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(January 29, 2024 / Newsweek) Over the course of some months, Iranian proxies have struck U.S. military positions more than 150 times throughout the Middle East. None of these attacks had been fatal until militants killed three American soldiers in a small outpost in northeast Jordan over the weekend.

These deaths were entirely preventable. They were caused by the Biden Administration’s failure to respond strongly to the 164 earlier strikes orchestrated by the Iranian regime and its underlings.

Following the drone strike, President Joe Biden vowed a response. Yet, so far previous American “responses” have consisted only of “precision strikes” against proxies that target empty warehouses or kill a handful of militants. Press releases typically follow these airstrikes with statements about the need to prevent further escalation.

This must change.

Washington needs to make Iran pay for killing Americans by striking its territory. Not for revenge, but because it is the only way to stop this from happening again. Iran uses proxies to attack U.S. and Israeli targets because its conventional forces are no match for either military. By using proxies like Hezbollah, the Houthis, and Hamas, Iran can slap Washington without being held responsible. If Tehran had to pay a price for its actions, it would significantly alter this equation.

To date, Washington has not understood this, and has chosen to strike directly at Iranian-backed groups, even though these proxies don’t acting against Iran’s geopolitical strategy. The deaths of proxy militants or even civilians don’t faze the Supreme Leader of Iran Ayatollah Ali Khamenei. In fact, the death of militants is factored into Iranian strategy.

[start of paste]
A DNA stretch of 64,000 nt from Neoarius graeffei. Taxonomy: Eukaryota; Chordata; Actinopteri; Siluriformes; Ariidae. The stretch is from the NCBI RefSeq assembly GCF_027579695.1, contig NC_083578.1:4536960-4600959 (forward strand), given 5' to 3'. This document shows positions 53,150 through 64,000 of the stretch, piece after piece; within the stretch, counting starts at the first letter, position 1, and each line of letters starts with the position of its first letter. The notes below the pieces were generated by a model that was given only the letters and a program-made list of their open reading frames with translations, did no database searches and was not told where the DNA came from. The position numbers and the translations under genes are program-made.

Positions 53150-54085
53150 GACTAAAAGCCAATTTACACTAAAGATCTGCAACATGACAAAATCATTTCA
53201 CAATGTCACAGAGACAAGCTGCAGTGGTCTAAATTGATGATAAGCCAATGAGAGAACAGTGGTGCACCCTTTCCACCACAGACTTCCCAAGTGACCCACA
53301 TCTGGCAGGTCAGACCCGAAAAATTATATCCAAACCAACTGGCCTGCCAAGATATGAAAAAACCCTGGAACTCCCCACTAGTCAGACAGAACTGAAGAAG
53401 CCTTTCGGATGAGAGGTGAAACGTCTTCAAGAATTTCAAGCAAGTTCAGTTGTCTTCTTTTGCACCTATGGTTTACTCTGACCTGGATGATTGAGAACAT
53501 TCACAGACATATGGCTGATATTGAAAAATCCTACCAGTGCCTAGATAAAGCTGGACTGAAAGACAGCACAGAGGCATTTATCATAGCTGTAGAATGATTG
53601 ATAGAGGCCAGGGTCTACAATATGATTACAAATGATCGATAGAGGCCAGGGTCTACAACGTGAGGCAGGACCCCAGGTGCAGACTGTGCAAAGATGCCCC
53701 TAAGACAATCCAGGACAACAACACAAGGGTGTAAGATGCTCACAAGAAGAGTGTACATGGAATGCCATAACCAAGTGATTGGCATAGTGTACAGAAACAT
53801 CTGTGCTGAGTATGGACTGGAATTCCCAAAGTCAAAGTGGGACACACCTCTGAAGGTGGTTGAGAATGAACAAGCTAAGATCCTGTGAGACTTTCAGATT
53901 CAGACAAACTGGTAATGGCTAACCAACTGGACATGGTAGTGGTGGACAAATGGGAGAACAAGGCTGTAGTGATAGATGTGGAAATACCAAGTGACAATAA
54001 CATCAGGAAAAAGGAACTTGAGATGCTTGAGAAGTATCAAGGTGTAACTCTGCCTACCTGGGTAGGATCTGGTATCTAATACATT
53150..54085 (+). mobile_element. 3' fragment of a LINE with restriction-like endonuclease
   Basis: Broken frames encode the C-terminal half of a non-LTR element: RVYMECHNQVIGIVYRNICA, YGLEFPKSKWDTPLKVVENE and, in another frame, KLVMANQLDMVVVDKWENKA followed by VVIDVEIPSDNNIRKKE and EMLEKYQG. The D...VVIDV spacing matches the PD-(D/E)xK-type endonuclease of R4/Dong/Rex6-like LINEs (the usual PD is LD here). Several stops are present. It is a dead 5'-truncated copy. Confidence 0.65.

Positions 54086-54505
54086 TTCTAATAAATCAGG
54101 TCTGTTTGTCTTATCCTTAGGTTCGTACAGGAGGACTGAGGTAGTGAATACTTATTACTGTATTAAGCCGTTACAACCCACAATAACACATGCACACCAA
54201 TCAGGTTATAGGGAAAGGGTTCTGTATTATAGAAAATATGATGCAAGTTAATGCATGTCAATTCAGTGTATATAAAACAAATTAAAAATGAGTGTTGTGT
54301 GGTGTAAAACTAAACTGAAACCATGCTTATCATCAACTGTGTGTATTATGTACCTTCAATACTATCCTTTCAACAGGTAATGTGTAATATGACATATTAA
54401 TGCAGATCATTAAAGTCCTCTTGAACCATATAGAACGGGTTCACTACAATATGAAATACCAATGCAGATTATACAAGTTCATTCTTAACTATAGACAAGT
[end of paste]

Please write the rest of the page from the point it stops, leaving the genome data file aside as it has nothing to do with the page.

Last November, an Islamic Revolutionary Guard Corps (IRGC) commander declared that the Palestinians were fighting a “war of attrition” against Israel, speaking at a protest in Tehran in response to the growing death toll in Gaza. This sentiment has been voiced by proxy officials in Iraq as well. Iran has proven its willingness to sacrifice as many Arabs as it takes to achieve its geopolitical goals.

But whether the regime would be willing to sacrifice Iranians is another question.

This isn’t to say that the mullahs care about Iranian lives. Four years ago, the regime’s security forces killed 3,000 protesters in three days. And more than 500 have been killed in the most recent protests after a young woman died in custody, having been arrested for violating the nation’s strict religious dress code.

What the Iranian leadership cares about is what any other dictatorship cares about—survival. Strikes against strategic targets such as oil fields, the Iranian Navy and IRGC headquarters would threaten its survival by causing political instability, diminishing its conventional forces, and sowing panic in the ranks of the regime. It could also drive Iranians back out into the streets en masse, which could cause the Islamic Republic to scale back its activities abroad to deal with domestic unrest.